Dr. Sgourakis’ research focuses on understanding the intricate molecular mechanisms that determine the vast repertoire of peptide antigens displayed by the proteins of the Major Histocompatibility Complex for immune surveillance by T cells and Natural Killer cells.
It was a pivotal moment that has turned into a new era for cancer immunotherapy. On April 17, 2012, Children's Hospital of Philadelphia researchers for the first time treated a pediatric patient with a cellular therapy that used her own reprogrammed immune cells, called T cells, to attack her aggressive form of blood cancer.
Training the next generation of investigators has long been a priority at Children's Hospital of Philadelphia. There are numerous opportunities throughout the year to celebrate the accomplishments of our trainees and honor their commitment to science.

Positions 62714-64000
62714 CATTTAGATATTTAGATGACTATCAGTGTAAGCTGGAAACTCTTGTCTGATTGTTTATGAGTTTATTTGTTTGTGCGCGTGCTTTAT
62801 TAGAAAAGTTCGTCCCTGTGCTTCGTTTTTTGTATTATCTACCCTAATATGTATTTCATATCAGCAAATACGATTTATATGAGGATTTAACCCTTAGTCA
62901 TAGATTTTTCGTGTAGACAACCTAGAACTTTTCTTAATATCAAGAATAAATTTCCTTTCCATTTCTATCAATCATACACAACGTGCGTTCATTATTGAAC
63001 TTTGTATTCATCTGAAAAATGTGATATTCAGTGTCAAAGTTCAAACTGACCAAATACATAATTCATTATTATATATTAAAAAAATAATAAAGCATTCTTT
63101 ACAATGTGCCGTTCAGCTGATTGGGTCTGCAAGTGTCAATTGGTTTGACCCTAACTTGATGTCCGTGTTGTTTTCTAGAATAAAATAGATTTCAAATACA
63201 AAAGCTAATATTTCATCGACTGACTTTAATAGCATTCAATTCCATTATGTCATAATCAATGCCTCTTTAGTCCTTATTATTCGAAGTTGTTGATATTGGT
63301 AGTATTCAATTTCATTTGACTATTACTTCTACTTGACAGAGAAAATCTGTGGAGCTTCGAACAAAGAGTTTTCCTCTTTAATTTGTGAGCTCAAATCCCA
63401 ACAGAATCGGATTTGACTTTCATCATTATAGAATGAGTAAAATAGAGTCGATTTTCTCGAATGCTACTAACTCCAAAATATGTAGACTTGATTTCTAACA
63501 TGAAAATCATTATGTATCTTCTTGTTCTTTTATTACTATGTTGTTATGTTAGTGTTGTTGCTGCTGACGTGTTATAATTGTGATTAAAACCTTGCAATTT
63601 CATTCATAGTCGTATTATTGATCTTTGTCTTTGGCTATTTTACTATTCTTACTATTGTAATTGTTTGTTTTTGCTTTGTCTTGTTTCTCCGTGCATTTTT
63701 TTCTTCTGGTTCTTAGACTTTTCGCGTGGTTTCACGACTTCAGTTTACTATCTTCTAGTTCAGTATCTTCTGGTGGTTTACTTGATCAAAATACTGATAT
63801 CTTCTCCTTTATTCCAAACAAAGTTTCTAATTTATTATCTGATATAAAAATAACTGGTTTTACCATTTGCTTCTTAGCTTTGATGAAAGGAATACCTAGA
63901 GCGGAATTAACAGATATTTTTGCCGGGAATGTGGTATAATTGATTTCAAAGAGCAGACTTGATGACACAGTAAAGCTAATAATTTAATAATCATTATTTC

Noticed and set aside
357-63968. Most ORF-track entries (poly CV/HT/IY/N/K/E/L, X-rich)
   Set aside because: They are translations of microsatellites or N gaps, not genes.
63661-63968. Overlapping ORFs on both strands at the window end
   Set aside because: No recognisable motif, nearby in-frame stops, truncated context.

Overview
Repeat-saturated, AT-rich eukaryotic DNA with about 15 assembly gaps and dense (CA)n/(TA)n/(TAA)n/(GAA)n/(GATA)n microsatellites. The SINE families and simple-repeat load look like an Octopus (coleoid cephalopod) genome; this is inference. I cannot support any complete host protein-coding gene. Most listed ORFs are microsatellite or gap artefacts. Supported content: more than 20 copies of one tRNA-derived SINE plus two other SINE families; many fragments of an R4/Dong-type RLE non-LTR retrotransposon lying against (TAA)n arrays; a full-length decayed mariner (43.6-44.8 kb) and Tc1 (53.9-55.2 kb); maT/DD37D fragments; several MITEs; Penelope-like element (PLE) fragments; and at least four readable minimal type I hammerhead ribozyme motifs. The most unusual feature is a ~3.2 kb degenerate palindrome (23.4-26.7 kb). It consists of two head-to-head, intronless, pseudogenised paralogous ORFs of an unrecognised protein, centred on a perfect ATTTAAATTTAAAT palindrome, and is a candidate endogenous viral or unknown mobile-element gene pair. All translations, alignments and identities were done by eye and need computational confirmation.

Welcome back to our weekly roundup of pediatric research news from The Children's Hospital of Philadelphia. This week, as many students head back to school, the American Academy of Pediatrics (AAP) is strengthening its advocacy to protect individual and public health by calling for an end to nonmedical exemptions from school vaccine requirements.
It started at the end of a long day. Jessica Panzer, MD, PhD, then just a few weeks into her pediatric neurology residency at The Children’s Hospital of Philadelphia, was about to go home. Instead, she was called to the emergency room to consult on a 3-year-old girl who could barely walk.